Chris Lynch: Network Appliance is most threatened because all they do is sell spindles. EMC is threatened less, but they're threatened because they view it as we're taking this high ground that controls sort of what they do, at some level commoditises it and more importantly, is our strategic positioning in managing it. The EMC NAS group views the world the same way that Network Appliance does. They view Acopia as the Antichrist because for them we're creating a heterogeneous abstraction. They're not used to that in the storage world. Cisco may have a dominant position in networking but there are hundreds of companies that exist in that ecosystem.
In the storage world it's "OK, you have this flavor or this and you're not allowed to have both or change with any frequency." The cost of switching is high because of the proprietary nature of the tools. There are tools that are reasonable for managing and provisioning but they're all out-of-band, meaning they're manual and disruptive and homogeneous. The way I position it is that we are technically very complementary because we make the customers' storage more manageable, more cost effective. There's going to be backlash against vendors touting their 60 percent gross margins on disk drives. It's like buying milk in a blizzard for $10 a gallon. You need it but you're ticked that they're doing it to you.
Bob Brown: Are any of these other vendors sniffing around?
Chris Lynch: They're sniffing around, but the strategy at this point I think is, "Hey look, these guys are a bad thing for us in the near term so we should make our best effort to take them out and make them go away." But that never works because the customer votes. We have 100 Fortune 1000 customers. I've never had that in 20 years of doing start-ups.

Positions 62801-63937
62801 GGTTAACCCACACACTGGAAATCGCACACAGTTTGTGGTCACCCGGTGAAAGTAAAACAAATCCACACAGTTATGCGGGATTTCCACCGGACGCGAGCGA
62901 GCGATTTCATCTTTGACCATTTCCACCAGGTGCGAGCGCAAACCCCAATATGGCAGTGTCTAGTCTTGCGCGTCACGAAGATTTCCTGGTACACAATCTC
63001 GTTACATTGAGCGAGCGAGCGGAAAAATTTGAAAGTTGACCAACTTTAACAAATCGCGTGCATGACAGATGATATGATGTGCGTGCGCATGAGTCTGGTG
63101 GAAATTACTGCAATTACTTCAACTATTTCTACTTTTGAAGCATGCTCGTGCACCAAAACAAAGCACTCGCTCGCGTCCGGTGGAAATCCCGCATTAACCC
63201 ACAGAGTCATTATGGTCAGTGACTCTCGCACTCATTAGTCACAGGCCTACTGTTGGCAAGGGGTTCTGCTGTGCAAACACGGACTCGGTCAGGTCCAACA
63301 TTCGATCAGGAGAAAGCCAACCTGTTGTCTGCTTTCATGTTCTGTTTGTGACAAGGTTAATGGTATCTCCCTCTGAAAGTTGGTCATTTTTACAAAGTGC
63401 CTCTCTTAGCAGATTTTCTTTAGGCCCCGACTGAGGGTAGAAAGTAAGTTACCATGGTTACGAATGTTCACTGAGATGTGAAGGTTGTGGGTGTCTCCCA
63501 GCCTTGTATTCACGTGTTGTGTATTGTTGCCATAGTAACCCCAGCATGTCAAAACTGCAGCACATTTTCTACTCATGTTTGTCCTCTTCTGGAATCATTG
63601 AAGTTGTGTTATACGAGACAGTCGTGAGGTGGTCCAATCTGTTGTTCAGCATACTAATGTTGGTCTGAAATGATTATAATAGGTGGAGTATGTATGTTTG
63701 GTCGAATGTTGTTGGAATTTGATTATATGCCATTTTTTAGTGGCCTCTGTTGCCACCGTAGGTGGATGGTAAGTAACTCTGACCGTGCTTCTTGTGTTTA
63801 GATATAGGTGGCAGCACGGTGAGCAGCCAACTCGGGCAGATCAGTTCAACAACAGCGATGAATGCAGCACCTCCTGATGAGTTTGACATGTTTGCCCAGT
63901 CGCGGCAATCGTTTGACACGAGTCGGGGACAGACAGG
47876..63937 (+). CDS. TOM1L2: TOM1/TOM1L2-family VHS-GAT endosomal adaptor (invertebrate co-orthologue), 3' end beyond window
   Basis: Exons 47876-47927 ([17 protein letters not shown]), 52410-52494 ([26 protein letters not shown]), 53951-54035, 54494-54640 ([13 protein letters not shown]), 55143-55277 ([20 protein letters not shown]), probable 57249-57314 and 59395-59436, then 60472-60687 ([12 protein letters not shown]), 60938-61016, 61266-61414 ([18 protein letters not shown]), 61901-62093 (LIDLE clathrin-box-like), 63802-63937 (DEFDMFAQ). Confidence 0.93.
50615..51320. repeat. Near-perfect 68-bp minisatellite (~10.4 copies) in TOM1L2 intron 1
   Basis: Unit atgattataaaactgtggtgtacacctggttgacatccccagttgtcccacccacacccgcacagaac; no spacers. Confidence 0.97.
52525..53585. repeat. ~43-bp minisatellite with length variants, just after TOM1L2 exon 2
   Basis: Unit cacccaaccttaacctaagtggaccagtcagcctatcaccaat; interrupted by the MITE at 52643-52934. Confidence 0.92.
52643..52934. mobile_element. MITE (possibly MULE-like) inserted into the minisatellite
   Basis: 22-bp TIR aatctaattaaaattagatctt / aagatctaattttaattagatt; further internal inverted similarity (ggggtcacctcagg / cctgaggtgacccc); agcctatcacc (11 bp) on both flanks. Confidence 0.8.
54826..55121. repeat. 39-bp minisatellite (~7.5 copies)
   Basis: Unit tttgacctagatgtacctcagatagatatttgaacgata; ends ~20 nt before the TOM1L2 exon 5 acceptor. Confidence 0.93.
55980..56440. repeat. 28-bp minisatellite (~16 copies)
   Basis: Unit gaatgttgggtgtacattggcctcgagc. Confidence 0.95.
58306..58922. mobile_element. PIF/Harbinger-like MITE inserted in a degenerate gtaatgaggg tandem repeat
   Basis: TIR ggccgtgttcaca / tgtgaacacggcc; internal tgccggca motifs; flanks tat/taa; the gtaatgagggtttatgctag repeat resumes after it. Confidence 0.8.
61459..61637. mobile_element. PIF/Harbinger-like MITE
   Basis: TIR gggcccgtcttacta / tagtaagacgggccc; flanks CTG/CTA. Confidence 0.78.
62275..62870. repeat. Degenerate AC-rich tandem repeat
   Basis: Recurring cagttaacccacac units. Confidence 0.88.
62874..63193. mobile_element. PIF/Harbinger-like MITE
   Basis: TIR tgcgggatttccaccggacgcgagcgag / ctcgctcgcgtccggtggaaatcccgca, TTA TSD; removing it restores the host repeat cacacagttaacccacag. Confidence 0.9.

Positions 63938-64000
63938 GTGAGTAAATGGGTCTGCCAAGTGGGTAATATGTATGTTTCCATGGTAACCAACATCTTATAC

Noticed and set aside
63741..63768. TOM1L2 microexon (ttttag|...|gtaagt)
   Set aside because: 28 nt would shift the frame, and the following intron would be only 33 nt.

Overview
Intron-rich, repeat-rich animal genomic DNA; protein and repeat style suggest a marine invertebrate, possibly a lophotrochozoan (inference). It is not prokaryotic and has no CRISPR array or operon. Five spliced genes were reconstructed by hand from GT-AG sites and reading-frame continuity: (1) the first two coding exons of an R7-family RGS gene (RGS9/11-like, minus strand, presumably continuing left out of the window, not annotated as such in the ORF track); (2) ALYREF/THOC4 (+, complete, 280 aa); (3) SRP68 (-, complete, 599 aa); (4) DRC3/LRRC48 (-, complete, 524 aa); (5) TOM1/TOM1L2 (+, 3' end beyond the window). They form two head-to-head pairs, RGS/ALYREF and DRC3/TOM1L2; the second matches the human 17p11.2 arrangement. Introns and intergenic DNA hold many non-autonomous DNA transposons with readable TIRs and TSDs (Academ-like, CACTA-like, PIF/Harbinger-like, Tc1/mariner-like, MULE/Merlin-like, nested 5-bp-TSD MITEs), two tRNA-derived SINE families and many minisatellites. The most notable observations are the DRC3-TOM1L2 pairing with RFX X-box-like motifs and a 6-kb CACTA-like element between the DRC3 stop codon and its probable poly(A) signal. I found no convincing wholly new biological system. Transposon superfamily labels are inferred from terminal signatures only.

I'm always twisting arms of uncles and cousins and small innovative companies that will take a flyer on a start-up. There has already been some consolidation with EMC buying Rainfinity and Brocade buying NuView, which are appliance-based software companies that do elements of what we do.
Bob Brown: How about Cisco? Is it eyeing this market?
Chris Lynch: They're staying out of our way until we build a big enough market. That's probably the right thing to do. Leave it to the experts and then they can decide to buy their way in. I don't think they have the expertise at this layer. The easy part for them would be to buy a company like Acopia [Lynch previously worked for ArrowPoint, a content switch company bought by Cisco and that was started by Cheng Wu, also Acopia's founder], so they could have the technology, but I don't think their sales people or channel would be able to sell it today.
Of course the market will mature and it will be easier over time, which is why I think them being in the [wide-area file] space makes much more sense for them now. [WAF] has to do with protocol and link optimisation, and it's much simpler for the channel and Cisco to swallow.
Bob Brown: Can you give me a sense of the installations at these big-name customer sites?